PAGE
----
Coral reefs around the world face an existential threat from overfishing, climate change, nutrient runoff, and ocean acidification. Now researchers have added another hazard to the list: plastic waste. In a survey of reefs in the Asia-Pacific region, marine biologists found that contact with plastic garbage increased corals’ risk of disease from 4 to 89% (Science 2018, DOI: 10.1126/science.aar3320).
Researchers and environmentalists have been sounding the alarm about the 4.8 to 12.7 million metric tons of plastic that lands in the oceans every year. Still, says Douglas Rader, chief oceans scientist at the Environmental Defense Fund and one of the study’s coleaders, the strong connection between coral disease and plastic was extremely surprising. “This is striking, particularly in the context of all the other risks to reefs,” he says.
The plastics study, an international effort involving researchers from Cornell University and collaborators in Indonesia, Hawaii, and Australia, studied 159 reefs in Myanmar, Australia, Thailand, and Indonesia. Researchers looked for signs of disease, including bands of necrotic tissue on the corals. They also noted whether the corals were in contact with pieces of plastic 50 mm in diameter or larger. Courtney Couch, a coral disease ecologist at the Hawaii Institute of Marine Biology who surveyed reefs in Indonesia, says she saw many corals wrapped in plastic fishing lines and plastic bags.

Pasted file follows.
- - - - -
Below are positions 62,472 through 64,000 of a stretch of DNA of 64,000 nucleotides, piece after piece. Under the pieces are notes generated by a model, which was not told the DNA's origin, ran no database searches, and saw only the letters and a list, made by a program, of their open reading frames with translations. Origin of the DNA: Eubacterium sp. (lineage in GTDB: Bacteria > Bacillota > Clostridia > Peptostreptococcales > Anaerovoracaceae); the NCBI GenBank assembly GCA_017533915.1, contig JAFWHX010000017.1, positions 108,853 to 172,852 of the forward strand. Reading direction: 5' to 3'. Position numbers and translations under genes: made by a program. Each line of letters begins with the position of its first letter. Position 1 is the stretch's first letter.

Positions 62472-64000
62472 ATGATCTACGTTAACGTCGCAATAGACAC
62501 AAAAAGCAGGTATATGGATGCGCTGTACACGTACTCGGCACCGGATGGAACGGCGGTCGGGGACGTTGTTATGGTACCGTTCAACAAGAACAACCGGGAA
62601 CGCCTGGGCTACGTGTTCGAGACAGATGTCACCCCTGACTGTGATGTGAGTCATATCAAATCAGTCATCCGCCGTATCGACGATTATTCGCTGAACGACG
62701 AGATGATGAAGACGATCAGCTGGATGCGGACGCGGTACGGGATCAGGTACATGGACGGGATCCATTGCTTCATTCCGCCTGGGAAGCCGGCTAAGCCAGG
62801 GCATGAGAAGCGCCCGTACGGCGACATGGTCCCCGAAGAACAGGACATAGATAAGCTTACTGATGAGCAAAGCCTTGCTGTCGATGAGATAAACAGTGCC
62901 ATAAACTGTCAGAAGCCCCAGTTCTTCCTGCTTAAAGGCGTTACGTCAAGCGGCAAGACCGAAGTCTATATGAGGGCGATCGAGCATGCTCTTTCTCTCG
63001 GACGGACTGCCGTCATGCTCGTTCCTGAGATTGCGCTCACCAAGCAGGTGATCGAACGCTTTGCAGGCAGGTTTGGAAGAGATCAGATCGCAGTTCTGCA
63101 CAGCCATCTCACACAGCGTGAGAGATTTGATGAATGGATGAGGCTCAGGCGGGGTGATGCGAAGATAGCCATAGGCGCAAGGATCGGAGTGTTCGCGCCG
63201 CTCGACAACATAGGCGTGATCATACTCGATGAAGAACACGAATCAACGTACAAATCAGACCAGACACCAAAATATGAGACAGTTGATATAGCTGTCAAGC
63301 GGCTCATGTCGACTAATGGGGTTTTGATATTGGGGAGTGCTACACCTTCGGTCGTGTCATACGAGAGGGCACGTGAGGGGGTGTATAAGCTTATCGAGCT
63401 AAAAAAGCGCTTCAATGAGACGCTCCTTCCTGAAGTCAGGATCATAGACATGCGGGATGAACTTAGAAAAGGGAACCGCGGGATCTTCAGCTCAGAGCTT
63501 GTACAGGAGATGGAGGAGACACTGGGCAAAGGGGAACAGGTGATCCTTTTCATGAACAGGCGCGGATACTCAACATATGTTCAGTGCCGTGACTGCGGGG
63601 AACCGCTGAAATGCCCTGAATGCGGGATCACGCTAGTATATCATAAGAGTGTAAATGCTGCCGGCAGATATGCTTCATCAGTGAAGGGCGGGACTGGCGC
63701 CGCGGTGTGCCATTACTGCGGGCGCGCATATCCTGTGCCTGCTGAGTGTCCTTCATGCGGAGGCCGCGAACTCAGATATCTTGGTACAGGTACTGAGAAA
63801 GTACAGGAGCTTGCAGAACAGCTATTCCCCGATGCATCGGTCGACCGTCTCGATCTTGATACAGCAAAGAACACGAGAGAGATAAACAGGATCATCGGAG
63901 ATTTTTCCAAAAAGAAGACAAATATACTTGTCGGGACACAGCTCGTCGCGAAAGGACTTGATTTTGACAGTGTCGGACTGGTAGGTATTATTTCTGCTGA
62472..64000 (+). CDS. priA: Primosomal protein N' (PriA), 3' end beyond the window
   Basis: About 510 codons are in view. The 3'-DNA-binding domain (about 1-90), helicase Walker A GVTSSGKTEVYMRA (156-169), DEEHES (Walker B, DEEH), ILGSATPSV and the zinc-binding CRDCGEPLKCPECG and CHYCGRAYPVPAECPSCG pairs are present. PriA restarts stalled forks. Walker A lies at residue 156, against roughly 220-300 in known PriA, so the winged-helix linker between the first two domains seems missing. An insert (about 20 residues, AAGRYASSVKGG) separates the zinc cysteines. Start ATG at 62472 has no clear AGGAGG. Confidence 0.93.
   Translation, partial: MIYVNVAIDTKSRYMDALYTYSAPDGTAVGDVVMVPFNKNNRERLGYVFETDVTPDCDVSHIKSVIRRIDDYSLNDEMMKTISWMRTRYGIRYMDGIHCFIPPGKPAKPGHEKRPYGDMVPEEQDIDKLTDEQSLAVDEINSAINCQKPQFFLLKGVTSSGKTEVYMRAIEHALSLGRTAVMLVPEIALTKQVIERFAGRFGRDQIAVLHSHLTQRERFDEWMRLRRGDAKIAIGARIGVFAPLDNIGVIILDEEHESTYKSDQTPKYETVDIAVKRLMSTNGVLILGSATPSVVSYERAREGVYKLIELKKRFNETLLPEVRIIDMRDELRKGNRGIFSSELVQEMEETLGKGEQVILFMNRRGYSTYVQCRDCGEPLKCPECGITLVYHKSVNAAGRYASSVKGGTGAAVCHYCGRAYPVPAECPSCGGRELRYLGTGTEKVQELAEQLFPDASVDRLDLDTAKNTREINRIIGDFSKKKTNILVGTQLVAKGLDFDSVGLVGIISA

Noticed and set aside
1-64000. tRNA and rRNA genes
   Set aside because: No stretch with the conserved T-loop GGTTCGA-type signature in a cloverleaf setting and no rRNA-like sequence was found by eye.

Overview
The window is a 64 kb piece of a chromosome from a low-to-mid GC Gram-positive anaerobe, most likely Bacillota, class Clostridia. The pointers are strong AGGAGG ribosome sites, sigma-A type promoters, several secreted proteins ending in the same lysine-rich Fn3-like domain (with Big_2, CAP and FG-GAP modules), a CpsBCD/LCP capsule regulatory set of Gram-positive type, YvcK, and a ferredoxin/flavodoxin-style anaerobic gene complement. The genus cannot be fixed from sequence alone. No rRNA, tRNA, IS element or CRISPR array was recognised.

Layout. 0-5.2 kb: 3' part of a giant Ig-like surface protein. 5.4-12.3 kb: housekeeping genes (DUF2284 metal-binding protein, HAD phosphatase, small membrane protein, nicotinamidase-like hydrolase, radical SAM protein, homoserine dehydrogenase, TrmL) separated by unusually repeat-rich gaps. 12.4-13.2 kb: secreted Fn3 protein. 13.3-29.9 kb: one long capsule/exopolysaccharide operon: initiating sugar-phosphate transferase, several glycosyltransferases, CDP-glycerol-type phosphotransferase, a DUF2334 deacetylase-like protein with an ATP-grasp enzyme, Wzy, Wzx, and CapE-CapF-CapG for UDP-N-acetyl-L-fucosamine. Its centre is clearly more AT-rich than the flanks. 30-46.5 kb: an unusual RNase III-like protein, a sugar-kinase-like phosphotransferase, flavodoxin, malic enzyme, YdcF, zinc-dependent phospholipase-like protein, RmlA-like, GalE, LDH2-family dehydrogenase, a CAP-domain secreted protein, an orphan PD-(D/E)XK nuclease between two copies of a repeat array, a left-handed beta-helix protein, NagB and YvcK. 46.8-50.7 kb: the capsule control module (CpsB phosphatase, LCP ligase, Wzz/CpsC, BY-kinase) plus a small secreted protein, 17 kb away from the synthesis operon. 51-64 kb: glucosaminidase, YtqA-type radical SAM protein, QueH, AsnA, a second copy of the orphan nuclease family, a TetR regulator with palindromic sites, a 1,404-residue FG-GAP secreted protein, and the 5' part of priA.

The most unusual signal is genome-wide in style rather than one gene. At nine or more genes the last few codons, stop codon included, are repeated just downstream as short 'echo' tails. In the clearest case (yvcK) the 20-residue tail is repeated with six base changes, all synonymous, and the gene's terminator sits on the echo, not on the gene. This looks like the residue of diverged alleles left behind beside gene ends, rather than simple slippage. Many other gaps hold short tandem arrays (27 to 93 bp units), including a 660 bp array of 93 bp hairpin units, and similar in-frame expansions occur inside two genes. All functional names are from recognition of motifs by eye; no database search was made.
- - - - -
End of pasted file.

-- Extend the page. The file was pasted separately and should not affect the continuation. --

This study is the first to show that plastic waste is associated with risk of disease in a marine organism. Although the researchers didn’t establish a mechanism to explain the correlation, Couch notes that plastic ocean trash can carry pathogens. Plastic also can wrap around coral, which causes stress and in turn leaves the organism vulnerable to infection.
Marine chemist Tracy Mincer of the Woods Hole Oceanographic Institution, who says he reads studies about plastic in the ocean with a skeptical eye, is convinced. “It is a lot of work to do these surveys, and the increased disease susceptibility is a big signal,” he says. The study opens the door to further research on the marine-plastic microbiome and its effects on ecosystems, Mincer says.
Rader notes that some biologists expect the world’s reef ecosystems to almost entirely collapse by 2050. “That’s a profound risk, not just to biodiversity but also to hundreds of millions of people’s livelihoods and well-being,” Rader says. But plastic pollution is a more tangible problem for coral than climate change, Couch says, and can be addressed through better waste management strategies and by using less plastic.